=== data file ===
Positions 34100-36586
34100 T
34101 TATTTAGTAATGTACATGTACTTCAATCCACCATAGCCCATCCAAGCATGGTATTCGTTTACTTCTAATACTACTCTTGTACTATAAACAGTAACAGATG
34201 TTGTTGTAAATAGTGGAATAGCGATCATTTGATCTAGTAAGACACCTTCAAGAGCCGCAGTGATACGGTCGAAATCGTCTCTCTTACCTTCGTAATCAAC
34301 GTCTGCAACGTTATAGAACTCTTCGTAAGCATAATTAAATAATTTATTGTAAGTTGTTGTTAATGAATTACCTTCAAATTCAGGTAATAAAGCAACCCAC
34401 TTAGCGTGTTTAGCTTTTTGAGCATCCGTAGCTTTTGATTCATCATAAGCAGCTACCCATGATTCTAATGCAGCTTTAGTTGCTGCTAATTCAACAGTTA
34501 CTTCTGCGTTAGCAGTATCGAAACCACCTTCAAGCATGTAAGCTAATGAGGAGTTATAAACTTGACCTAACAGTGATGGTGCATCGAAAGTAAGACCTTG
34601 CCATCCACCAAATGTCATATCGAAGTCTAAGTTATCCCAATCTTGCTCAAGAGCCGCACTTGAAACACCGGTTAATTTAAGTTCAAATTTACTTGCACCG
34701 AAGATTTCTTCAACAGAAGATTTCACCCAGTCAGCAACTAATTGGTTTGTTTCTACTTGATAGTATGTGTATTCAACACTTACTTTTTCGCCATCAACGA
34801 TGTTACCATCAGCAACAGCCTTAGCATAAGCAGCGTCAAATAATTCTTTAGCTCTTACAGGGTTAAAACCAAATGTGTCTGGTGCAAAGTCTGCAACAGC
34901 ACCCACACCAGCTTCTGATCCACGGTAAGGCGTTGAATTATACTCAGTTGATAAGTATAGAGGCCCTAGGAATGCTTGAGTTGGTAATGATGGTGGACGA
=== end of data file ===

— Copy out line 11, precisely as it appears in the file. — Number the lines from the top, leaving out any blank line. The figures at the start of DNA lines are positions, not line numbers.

34901 ACCCACACCAGCTTCTGATCCACGGTAAGGCGTTGAATTATACTCAGTTGATAAGTATAGAGGCCCTAGGAATGCTTGAGTTGGTAATGATGGTGGACGA